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For the First Time in History

(Acts 14.21-27; Rev 21.1-5a; Jn 13.31-33a,34-35)

In a world weary with war and ideological battles between left and right, how exhilarating it is to hear the words, “Behold, I make all things new.” (Rev 14.27) The book of Revelation might read like a science fiction fantasy filled with bizarre monsters and cosmic wars, but it is an extended parable to provide hope for the new Christian communities founded by Paul and Barnabas (Acts 14.27) which faced bloody persecution at the hands of the Roman empire.

The crux of this work is that Christ will conquer and reign, not in a distant realm filled with disembodied spirits but here in a new earth filled with temples, rivers and trees heavy with fruit.

This vision helps to reinforce the exceptional importance of Pope Francis’ letter on a new world order, Laudato Si’. It is about care for planet earth, our home, but equally about the patterns of just and fair distribution of resources and the recognition of spiritual bonds that link humans, animals and flora, and on which planet earth depends.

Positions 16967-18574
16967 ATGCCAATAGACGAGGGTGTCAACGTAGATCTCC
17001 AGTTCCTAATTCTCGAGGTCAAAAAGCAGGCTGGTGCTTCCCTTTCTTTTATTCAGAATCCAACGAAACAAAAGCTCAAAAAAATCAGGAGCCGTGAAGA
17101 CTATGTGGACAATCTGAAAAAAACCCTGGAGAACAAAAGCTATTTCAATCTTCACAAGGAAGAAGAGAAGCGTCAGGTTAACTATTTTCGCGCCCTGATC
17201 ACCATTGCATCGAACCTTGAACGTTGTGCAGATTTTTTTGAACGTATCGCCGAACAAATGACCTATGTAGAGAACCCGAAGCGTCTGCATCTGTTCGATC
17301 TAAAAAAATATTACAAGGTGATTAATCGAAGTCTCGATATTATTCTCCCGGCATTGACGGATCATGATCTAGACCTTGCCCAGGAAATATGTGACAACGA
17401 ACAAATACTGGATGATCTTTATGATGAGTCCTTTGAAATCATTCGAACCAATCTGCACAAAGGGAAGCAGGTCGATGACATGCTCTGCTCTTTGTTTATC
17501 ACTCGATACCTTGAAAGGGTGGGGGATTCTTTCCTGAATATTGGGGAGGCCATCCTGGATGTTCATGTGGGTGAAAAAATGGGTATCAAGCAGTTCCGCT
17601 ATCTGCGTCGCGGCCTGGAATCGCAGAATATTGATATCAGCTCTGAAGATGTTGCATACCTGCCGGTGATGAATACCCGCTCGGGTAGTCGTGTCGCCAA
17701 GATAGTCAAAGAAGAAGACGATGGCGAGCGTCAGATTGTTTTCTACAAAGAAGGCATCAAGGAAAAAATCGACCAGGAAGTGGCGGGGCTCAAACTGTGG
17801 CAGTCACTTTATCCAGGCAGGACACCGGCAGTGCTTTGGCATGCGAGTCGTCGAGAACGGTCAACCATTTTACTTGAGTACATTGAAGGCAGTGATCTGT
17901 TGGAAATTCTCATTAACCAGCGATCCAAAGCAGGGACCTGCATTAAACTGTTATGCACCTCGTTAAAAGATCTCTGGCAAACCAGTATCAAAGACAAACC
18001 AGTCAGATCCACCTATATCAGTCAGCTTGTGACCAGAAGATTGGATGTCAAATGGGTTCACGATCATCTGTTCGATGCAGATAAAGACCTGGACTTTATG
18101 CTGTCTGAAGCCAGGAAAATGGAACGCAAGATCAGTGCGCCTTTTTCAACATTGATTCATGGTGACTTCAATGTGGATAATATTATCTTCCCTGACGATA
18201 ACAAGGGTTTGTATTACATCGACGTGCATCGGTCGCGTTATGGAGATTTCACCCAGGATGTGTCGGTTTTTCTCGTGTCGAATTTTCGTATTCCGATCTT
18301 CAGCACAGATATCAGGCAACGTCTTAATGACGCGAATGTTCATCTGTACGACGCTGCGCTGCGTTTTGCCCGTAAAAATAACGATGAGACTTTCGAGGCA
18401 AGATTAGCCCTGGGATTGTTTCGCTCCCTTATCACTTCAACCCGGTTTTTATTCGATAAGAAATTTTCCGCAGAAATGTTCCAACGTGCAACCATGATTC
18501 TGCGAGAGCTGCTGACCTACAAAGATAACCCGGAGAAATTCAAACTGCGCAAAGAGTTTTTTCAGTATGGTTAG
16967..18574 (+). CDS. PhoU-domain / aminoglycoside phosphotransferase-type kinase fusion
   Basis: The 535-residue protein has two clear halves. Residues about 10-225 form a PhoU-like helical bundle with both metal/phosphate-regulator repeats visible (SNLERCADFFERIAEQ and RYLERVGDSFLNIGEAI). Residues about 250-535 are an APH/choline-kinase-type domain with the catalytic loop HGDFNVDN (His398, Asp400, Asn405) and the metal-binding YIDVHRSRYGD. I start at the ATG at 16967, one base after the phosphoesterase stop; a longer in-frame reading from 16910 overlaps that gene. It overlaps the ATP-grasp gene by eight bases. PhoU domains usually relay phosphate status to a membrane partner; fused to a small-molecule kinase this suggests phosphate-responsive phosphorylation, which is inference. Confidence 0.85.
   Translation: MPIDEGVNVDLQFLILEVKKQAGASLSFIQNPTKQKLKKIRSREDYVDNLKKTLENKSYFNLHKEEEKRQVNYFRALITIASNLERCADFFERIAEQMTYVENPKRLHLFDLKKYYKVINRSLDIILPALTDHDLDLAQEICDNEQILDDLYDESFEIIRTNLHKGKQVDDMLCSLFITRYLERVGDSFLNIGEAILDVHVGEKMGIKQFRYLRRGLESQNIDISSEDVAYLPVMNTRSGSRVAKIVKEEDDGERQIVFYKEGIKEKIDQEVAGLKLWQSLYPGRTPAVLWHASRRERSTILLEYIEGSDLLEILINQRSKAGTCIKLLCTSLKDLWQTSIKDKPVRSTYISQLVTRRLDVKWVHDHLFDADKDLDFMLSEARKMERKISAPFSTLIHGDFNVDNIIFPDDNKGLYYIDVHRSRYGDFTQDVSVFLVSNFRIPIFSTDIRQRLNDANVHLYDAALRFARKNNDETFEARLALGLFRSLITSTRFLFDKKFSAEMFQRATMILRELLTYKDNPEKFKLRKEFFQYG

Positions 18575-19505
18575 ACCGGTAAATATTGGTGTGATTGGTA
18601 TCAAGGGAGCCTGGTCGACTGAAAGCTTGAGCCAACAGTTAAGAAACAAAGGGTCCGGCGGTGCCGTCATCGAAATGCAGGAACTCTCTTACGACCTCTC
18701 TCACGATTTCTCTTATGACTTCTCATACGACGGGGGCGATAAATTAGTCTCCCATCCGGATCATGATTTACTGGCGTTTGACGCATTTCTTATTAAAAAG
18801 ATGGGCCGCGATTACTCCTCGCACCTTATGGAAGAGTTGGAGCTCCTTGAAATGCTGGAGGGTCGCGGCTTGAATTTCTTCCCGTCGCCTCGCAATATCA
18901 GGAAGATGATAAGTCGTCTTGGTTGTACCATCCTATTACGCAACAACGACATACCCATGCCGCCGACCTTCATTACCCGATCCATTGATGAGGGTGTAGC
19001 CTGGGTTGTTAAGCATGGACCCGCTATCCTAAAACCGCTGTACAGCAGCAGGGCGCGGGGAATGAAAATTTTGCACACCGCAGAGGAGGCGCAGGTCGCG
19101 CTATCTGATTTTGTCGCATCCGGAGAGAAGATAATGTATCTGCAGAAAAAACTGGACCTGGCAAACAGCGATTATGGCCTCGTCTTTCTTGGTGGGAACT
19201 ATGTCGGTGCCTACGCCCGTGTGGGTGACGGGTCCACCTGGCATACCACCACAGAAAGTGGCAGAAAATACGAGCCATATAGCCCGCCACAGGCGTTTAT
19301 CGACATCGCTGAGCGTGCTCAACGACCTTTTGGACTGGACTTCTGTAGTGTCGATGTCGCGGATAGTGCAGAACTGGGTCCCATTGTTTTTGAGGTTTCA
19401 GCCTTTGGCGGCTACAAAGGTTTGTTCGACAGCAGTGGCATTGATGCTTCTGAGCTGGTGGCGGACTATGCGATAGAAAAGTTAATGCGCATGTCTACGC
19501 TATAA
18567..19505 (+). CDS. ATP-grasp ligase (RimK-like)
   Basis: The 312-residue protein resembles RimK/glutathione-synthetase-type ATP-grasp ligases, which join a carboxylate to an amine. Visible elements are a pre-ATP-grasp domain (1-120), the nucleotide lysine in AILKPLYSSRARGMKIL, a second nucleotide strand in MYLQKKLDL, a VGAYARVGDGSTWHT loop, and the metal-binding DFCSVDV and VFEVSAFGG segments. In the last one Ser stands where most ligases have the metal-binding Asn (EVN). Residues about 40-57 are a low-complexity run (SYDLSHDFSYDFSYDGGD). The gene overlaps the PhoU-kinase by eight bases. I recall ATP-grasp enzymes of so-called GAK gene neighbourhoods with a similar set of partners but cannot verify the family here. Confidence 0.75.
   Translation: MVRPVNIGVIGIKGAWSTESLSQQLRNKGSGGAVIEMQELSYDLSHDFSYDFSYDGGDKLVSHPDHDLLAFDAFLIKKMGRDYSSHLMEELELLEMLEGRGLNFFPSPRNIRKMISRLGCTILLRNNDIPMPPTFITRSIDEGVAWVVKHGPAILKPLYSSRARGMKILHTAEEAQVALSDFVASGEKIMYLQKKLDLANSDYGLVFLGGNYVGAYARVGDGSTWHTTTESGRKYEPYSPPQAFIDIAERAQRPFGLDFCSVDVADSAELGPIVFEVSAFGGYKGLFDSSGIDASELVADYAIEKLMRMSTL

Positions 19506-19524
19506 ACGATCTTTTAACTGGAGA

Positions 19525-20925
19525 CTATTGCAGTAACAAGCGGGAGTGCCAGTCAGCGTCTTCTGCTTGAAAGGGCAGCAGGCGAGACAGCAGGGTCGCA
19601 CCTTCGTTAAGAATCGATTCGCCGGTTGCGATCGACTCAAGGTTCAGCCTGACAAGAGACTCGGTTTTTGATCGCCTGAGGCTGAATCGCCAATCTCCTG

For the first time in human history we have the knowledge and resources to make that happen. What it needs for this to come about is to unleash the power of mutual love and respect that flow from Jesus Christ’s life, death and resurrection. (Jn 13.34-35)

Reflection 5th Sunday Easter year C1

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